Text by Grace Kwan. This post was originally published on Medium and Women Who Code. It was republished with permission and has been edited for clarity.

A few months ago, I gave my first conference talk. If you’d told me that a year ago, I wouldn’t have believed it. Me? A speaker? But I haven’t got anything interesting to say!

…Or so I thought.

A year ago, I was happily hacking away on my projects at Button when we hired badass data engineer Jiaqi Liu. In Jiaqi, I was lucky to find both a great friend and an outstanding mentor. When I mentioned how impressed I was by her speaking cred, she offered to show me the ropes. A few months and many applications later, I gave my first talk: How to Bring a Design Language to Life, at Women Who Code CONNECT 2018.

In retrospect, speaking in front of a room of strangers wasn’t as scary as I thought. What’s more, the positive reception blew me away. After the talk, my inbox was full of messages from attendees expressing their enthusiasm for the talk. Some wanted to learn more about building UI components, whereas others sought advice on becoming a UX engineer. Still others simply wanted to express their appreciation for what they had learned, it made me grateful to be part of such a supportive community.

All in all, speaking was a rewarding experience that I’d like for more engineers early in their career to have, especially fellow underrepresented minorities. However, navigating the application process can be daunting. To that end, I’ll share a few reasons why it’s worth your time, followed by pointers on how to break into the conference circuit.

Why Should You Bother?

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There’s no way around it–giving a talk is a lot of work. That said, there are many great reasons to invest that effort. Here are just a few:

1. Sharing Gives Back To The Community: No matter what you’re noodling on at your desk, chances are, others have struggled with the same thing.

That doesn’t mean that your topic isn’t unique or novel–on the contrary, it’s a great reason to help others avoid making the same mistakes! This is especially true if most conference lineups don’t include very many people who look like you. By sharing your perspective, you help the wider technical community achieve a more representative narrative.

2. It Bolsters Your Personal Brand: Regardless of what you speak about, you’re establishing yourself as someone with expertise in that space. This can open up great opportunities down the line, from other speaking opportunities to that dream job you’ve always had in the back of your mind. Sharpening up your public speaking skills never hurts, either.

3. But It Boosts Your Company’s Branding Too… Speaking helps your company establish itself as a thought leader, which has incredible payoffs on the recruiting front. At Button, many members of our mobile team applied after seeing one of our engineering managers speak at Android meetups and conferences. For this reason, many companies offer resources such as speaker preparation and travel compensation. If yours doesn’t, make the case to your manager. Recruiting is a big expense for companies, which makes for a compelling argument.

How You Can Get Started

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You don’t need to lead a giant team or flaunt thousands of Twitter followers to speak at a conference. Some conferences are invitation-only, but many offer a Call for Proposals (CFP), in which the general public is invited to submit a talk for consideration. Here’s how you can take advantage of that opportunity.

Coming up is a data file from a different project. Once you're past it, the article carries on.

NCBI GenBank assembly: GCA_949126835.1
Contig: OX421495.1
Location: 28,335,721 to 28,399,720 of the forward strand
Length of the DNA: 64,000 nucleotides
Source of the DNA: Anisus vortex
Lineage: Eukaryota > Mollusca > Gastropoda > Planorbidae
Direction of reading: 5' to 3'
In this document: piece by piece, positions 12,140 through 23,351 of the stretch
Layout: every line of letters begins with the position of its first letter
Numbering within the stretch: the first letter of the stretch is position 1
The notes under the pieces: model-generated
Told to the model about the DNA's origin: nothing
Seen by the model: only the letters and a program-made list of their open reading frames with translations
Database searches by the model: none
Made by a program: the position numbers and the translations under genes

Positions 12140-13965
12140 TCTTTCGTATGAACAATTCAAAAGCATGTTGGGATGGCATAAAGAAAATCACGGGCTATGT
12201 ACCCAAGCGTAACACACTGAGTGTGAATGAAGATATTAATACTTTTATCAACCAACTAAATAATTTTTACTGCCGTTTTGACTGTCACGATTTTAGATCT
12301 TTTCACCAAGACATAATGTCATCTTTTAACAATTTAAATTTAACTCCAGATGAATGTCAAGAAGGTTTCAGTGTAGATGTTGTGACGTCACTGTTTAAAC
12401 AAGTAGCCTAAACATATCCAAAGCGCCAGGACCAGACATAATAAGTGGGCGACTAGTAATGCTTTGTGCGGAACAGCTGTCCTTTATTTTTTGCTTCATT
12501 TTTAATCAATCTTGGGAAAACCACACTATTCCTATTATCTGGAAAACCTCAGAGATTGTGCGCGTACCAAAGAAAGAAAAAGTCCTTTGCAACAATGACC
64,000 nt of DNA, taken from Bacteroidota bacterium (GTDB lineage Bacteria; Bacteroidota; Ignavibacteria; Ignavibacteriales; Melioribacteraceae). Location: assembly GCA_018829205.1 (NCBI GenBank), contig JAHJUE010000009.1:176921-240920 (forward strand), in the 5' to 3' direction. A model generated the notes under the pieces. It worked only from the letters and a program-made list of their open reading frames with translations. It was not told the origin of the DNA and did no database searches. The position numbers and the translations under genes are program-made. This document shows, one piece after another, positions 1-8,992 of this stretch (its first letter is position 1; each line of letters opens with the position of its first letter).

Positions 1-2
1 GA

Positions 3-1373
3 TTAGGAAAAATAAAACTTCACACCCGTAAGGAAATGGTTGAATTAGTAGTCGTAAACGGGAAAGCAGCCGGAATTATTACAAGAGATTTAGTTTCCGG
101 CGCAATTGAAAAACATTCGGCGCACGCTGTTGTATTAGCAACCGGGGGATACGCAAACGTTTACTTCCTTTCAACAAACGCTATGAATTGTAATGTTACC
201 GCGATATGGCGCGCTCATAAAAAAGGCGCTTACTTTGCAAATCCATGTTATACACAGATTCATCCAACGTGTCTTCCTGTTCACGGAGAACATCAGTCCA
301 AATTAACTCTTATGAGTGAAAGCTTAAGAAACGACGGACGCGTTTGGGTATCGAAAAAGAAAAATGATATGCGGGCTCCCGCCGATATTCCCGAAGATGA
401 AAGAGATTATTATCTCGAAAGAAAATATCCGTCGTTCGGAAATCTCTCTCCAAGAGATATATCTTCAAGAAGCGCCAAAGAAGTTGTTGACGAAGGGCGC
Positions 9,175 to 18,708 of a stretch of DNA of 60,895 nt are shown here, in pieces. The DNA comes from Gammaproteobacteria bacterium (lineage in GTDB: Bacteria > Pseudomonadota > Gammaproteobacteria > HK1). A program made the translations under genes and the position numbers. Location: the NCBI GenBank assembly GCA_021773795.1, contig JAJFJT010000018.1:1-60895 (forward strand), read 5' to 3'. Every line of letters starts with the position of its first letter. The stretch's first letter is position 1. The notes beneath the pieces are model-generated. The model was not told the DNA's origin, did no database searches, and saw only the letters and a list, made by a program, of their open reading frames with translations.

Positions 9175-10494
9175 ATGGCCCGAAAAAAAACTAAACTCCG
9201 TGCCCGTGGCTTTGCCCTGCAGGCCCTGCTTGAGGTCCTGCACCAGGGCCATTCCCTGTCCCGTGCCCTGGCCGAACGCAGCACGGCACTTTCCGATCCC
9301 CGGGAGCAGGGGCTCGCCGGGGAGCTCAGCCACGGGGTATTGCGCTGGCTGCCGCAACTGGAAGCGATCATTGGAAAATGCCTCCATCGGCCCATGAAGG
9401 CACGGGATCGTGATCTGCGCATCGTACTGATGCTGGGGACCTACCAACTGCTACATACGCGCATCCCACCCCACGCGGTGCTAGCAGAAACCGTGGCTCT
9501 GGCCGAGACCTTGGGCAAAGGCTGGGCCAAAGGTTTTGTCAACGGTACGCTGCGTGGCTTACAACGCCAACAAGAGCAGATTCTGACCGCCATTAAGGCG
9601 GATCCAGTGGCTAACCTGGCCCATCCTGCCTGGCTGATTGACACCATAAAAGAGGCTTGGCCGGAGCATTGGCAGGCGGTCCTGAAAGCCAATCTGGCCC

1. Brainstorm A Handful Of Topics: Have you found a project so fascinating that before you know it, hours have flown by? Have you come up with a clever solution to a tricky problem? Is there a particular pattern or technology you’ve found useful? The topic doesn’t have to be novel to be valuable–no one has watched every talk on the internet–but it should be something you’re excited and confident speaking about. It doesn’t have to be technical in nature, either; many conferences have sessions on topics such as giving feedback, negotiation, and (meta alert!) public speaking.

2. Find Some Suitable Conferences: Now that you have a few ideas, look for some conferences relevant to your topics. If you’re passionate about a particular technology or are part of an underrepresented group, joining a local community is a great way to find out about relevant opportunities. Websites like EventBrite have a Science and Tech event page where you could potentially find your next speaking event.

Most CFPs ask for a title, personal bio, and abstract. However, each conference has its own focus and personality, so much as you’d tailor your résumé for a particular job description, you should tailor your proposal to fit each event. Talks from previous years of the same conference can be a great way to learn what topics the organisers look for. For instance, a talk on data visualisation might focus on design principles at a UX conference, or on the implementation at a JavaScript meetup. Regardless of the event, make sure to start early, and don’t hesitate to reach out to the organisers with questions–in some cases, they’ll even give you feedback on your proposal. Once you’ve submitted, don’t be discouraged if your first few proposals aren’t selected; finding the right fit takes time, but it’s worth it!

Ready To Speak?

Do you feel inspired to share your ideas with the world? I hope so! Next time, I’ll share some advice on preparing and giving a talk. In the meantime, if you have questions, additional tips, or would like to share the topics you came up with, please leave a comment!